Reagan-Era Prosecutor Gregory Wallance Asks If There’s A Difference Between Steve King And Trump

The former prosecutor, penning an opinion piece on the topic, says the GOP is hypocritical by not acting on Trump's comments and actions.

Left, President Donald Trump; right, Rep. Steve King (R-Iowa).
Alex Wong, Drew Angerer / Getty Images

The former prosecutor, penning an opinion piece on the topic, says the GOP is hypocritical by not acting on Trump's comments and actions.

A former federal prosecutor under the administrations of Presidents Jimmy Carter and Ronald Reagan is questioning why the Republican Party is acting hypocritical, in his view, in admonishing Representative Steve King (R-Iowa) but not current President Donald Trump.

King was stripped of his committee assignments in the House of Representatives following an interview with the New York Times, in which he made controversial remarks, including lamenting that the term “white supremacist” was itself offensive, according to reporting from CNN. Republicans joined Democratic colleagues in condemning King’s comments.

In an op-ed appearing in the Hill Thursday morning, former federal prosecutor Gregory Wallance suggested that those condemnations didn’t go far enough, and should be directed toward Trump as well.

“Make no mistake, King, who has a long history of white supremacist comments, deserves to be punished — and should have been long ago,” Wallance wrote in his opinion piece. “But even finally punishing King may not protect Republicans from the taint of Trump’s messaging.”

Trump’s stature as president, after all, is grander than King’s, who is a representative in Congress, Wallance said. As such, the former prosecutor stated, it was hypocritical for the GOP to call out King while at the same time ignoring the historic record of controversial statements Trump has made in the past.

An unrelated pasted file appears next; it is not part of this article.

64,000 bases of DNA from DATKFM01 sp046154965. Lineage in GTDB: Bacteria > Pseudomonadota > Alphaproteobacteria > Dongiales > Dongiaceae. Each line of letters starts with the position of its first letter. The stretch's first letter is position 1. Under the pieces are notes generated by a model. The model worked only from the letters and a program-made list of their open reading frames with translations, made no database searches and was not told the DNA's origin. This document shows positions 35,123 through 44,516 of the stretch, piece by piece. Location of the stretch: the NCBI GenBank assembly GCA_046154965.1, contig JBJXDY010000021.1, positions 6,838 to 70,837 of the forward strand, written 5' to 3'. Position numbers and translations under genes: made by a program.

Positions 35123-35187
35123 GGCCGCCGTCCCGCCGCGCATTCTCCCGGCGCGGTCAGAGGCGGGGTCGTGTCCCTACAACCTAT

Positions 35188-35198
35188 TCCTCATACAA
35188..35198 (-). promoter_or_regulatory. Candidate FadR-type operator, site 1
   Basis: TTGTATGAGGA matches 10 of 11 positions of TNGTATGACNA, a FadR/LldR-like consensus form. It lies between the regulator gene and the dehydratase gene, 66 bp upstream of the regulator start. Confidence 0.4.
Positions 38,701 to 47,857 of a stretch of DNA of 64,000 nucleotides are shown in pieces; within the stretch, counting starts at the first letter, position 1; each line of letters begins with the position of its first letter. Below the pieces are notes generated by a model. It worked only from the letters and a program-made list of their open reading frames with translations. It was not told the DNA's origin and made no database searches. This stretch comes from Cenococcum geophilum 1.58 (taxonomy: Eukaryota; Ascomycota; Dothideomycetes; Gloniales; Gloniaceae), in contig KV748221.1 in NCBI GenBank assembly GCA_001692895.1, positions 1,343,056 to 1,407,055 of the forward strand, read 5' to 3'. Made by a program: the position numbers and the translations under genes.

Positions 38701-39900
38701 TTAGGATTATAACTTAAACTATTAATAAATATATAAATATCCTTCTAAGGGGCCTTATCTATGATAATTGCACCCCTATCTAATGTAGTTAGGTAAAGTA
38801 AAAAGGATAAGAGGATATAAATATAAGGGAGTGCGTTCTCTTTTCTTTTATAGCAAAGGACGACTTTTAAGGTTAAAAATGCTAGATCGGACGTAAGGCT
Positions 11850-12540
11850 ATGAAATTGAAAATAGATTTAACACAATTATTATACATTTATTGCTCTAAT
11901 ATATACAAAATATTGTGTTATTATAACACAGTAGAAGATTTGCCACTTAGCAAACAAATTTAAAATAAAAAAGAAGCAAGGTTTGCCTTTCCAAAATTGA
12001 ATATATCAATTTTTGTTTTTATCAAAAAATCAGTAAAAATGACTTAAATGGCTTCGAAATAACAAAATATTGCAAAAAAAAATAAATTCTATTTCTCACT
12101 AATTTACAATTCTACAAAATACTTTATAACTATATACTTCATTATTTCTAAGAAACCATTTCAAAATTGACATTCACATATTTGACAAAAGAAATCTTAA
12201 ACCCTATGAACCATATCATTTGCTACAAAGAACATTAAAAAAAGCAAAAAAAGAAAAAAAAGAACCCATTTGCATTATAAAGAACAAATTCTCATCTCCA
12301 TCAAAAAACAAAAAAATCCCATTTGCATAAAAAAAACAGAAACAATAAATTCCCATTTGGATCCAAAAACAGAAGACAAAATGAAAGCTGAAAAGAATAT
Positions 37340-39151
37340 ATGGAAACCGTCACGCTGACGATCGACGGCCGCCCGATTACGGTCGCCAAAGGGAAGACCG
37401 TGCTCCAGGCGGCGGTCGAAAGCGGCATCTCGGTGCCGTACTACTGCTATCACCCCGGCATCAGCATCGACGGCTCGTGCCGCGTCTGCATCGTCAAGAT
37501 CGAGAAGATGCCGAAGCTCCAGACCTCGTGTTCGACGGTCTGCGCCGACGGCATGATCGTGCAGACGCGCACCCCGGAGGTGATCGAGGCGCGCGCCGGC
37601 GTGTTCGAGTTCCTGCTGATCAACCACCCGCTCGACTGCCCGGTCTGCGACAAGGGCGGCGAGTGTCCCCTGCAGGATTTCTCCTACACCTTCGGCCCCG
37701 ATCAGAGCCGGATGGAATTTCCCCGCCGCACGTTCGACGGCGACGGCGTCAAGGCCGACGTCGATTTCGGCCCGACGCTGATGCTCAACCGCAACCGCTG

Wallance pointed out that Trump’s behavior isn’t limited to his past, either. The president, as recently as this month, retweeted a column by conservative columnist Pat Buchanan that had racist overtones within it.

“[T]he smaller the share of the U.S. population that white men become, the sooner that Democrats inherit the national estate,” Buchanan wrote in the column Trump retweeted, Wallance noted.

Wallance took Trump to task for sharing the article.

“Is there really a difference between King’s defense of white supremacy and Trump tweeting to his tens of millions of followers a column mourning its loss?” he asked.

Wallance pointed out myriad other examples that he said pointed to Trump’s seeming endorsement of white supremacy and other bigoted ideologies.

The president, he noted, retweeted an account with the name @WhiteGenocideTM during the 2016 campaign, said some of the violent white nationalists at a deadly rally in Charlottesville, Virginia, were “fine people,” and still uses racist messaging in his attacks against Massachusetts Sen. Elizabeth Warren. Trump began his political career by promoting the false beliefs that former President Barack Obama wasn’t born in America, Wallance said.

“Trump has failed to even condemn King, stating ‘I really haven’t been following'” the story, Wallance added.

Wallance concluded his article by suggesting Trump’s messaging is a “grotesque departure from the conduct of any president in living memory.”

The former prosecutor’s comments also seemed to suggest that Republicans ought to consider reprimanding the president as well.

“The sacrifice of one congressional scapegoat will be insufficient to cleanse the president’s taint from the Republican Party,” Wallance ended his op-ed with.